Image | IBM
A hospital is a complex place. Every time new patients enter, they are tested, reviewed and the hospital personnel has to generate and receive all of this information in order to provide the best care to their patients. Of course, it´s not a simple process, and in many cases it can create information chaos that results in poorer care for the patients.
This is basically what happened in the Ottawa Hospital, in Canada. With 1,100 beds, the computers that were available for the hospital doctors were not capable of resolving the situation: they were not sufficiently accessible nor available to be truly useful.
The solution came from IBM and mobile health, or mHealth. Dale Potter, the new Head of IT at the hospital, who came from the industrial world. He tried to troubleshoot, considering what doctors needed and investigating how to solve their problems, rather than forcing technological solutions that end up being less useful – like the computers distributed by the hospital.
Studying the habits of the hospital staff in Ottawa, they concluded that the main problems were the delay in information arriving to who needs it, and not having access to the necessary data when a patient asks a question (hospital staff have to go to the nearest computer).
The obvious solution was to transition to tablets. More than that: focus their efforts on it and not try to adapt a PC dependent platform.
However, of course, not everything was hardware. With the IBM collaboration, they created an interface called Circle of Care, which provides all team members with the necessary information to treat a patient, in addition to facilitating communication between them.
Thus, this made not only hospital doctors´ work easier, but also that of external consultors, who should be ready to respond to questions and help in the treatment if they are needed: instead of having to stay near a computer with internet access, now from their mobile or tablet they can access all of the information that they need.
There was also the problem of cost: to buy the devices, update the hospital’s network infrastructure and develop applications would cost between 5 and 10 million Canadian dollars (between 3.5 and 7 million euros approximately).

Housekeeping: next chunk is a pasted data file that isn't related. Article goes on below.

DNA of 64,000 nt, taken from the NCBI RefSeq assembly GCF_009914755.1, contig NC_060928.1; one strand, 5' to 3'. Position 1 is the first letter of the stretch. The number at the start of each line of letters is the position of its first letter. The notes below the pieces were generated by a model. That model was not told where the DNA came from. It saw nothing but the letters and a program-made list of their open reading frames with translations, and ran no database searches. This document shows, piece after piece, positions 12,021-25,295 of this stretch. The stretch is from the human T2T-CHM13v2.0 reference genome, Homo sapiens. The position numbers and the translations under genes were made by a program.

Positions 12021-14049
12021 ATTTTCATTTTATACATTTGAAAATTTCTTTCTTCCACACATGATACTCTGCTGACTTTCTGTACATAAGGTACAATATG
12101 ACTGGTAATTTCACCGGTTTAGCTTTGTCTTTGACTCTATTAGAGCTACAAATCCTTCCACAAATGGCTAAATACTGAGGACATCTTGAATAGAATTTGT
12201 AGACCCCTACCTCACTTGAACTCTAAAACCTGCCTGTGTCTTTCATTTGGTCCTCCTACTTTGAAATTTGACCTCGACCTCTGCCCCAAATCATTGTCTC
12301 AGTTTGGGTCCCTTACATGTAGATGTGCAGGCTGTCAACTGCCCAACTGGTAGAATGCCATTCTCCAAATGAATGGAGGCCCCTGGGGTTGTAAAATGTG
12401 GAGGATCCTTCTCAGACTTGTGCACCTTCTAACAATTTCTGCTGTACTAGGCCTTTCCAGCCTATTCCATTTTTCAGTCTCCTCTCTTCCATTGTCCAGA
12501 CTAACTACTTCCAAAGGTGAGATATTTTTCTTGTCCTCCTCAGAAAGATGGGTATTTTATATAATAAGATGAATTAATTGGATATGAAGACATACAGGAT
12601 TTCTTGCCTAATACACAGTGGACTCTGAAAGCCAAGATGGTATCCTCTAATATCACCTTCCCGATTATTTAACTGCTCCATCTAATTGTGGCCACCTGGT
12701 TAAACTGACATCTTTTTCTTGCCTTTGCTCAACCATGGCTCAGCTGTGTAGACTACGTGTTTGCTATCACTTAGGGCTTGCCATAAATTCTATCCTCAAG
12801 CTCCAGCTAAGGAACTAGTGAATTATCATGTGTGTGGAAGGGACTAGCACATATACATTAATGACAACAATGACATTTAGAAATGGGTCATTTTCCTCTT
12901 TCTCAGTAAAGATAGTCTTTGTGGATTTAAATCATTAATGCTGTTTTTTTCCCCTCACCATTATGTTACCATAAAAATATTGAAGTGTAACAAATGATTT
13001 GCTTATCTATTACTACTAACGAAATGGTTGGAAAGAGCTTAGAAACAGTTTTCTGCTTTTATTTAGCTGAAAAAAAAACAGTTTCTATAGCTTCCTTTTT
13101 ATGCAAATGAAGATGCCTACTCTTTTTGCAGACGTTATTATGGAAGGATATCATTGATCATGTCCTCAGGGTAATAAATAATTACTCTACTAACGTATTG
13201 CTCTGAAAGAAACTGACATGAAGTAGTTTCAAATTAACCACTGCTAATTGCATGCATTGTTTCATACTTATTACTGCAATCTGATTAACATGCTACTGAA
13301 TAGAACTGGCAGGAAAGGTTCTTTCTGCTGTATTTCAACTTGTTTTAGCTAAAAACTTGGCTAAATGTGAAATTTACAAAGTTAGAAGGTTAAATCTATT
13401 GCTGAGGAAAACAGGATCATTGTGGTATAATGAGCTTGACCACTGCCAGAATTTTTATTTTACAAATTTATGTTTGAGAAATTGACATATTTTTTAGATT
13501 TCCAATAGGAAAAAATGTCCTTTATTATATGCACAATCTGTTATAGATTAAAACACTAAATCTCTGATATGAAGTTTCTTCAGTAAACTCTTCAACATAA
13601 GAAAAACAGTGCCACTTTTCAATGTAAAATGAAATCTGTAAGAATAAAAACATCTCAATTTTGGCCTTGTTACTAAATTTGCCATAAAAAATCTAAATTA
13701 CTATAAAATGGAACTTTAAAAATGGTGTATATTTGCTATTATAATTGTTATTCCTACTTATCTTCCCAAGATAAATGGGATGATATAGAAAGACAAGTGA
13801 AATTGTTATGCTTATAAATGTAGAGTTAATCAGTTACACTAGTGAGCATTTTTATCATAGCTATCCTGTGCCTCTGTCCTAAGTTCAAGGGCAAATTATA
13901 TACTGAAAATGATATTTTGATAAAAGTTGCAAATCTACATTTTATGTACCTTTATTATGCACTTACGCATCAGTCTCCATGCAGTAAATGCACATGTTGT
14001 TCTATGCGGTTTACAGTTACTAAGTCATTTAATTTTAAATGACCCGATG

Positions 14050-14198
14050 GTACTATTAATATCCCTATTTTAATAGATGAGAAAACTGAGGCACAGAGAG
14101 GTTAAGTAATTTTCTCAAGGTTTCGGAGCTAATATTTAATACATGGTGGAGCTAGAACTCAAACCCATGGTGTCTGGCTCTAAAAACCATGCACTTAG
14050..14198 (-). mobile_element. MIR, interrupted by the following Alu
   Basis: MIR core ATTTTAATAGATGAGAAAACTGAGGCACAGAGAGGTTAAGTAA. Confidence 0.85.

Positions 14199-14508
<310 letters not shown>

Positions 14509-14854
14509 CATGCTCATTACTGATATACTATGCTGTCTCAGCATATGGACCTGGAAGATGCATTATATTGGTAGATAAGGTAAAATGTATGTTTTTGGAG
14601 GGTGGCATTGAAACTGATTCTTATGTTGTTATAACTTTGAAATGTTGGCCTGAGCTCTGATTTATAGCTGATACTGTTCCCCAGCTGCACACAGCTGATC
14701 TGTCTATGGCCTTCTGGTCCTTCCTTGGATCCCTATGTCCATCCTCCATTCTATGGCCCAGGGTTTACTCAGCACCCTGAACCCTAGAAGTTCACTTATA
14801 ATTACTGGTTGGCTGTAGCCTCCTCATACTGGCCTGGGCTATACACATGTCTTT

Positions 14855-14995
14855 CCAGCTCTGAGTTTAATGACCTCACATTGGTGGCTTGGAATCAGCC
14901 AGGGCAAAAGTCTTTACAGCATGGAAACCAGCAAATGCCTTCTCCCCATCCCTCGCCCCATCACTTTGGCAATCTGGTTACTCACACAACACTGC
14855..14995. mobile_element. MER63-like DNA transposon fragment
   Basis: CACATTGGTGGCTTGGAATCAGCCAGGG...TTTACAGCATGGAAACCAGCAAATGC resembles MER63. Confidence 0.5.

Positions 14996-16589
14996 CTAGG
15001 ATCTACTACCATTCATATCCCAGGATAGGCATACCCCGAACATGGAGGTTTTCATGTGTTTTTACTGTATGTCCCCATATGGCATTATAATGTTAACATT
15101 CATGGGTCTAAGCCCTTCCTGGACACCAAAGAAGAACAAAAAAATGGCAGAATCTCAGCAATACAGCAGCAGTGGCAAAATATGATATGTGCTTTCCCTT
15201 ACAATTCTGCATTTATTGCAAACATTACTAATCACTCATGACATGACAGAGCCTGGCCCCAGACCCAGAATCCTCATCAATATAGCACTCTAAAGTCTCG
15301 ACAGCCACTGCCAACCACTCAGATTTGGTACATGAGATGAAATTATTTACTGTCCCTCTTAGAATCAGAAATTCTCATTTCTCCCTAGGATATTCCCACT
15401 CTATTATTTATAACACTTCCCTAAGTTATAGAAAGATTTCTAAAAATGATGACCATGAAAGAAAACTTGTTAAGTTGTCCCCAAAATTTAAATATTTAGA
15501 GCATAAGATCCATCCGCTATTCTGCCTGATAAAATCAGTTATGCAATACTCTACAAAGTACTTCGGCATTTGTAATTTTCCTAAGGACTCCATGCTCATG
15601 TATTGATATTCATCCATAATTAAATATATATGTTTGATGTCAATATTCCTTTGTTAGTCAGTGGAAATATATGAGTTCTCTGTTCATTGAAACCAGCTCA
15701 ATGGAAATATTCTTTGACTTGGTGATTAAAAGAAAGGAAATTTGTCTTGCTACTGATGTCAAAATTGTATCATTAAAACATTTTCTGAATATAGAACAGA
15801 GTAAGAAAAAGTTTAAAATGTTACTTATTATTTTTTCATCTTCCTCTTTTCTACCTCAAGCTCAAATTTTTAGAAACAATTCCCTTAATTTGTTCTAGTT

But in return, the Ottawa Hospital now works better, providing better care and treatment, saving doctors´ time and reducing costs. Moreover, there is the advantage of the collected data, which provides a lot of information about how the organization functions, allowing for greater optimization to continue improving the hospital´s functioning.
Is this the future of hospitals? Of course, if the phones have already invaded our lives, it doesn’t seem unreasonable to think that they will eventually reach the health environment, especially if, as is the case, it can result in better patient care. The technology is there, and as the Ottawa Hospital shows, it can be very beneficial if the existing processes are understood and technology is used to improve them.
Image | IBM
It wasn´t all easy. Supporting users who are constantly moving with their device is quite complicated. The solution was to set up mobile depots in the hospital where doctors could get help with their devices when they needed it, without having to make an appointment or stay in a concrete place.
The mHealth competence centre forms part of Mobile World Capital Barcelona’s Programme of International Competence Centers (PCCI). mHealth works with a three-fold objective: to identify mobile technology opportunities in the provision of health services, to transform current healthcare models and processes, and promote the interoperability of health services in the field of mobile technologies and connectivity, building foundations that make it possible to integrate mobile health solutions.
Mobile World Capital presents a global vision that effectively integrates mobile technologies into the fabric of the industries transforming our lives. Committed to expanding the mobile experience throughout Barcelona, Catalonia and Spain with strong support of the public and private sector.
Mobile World Capital is leading mobile transformation through commitments in Competence Centres, local Industry Development, and Entrepreneurship and Innovation programmes.
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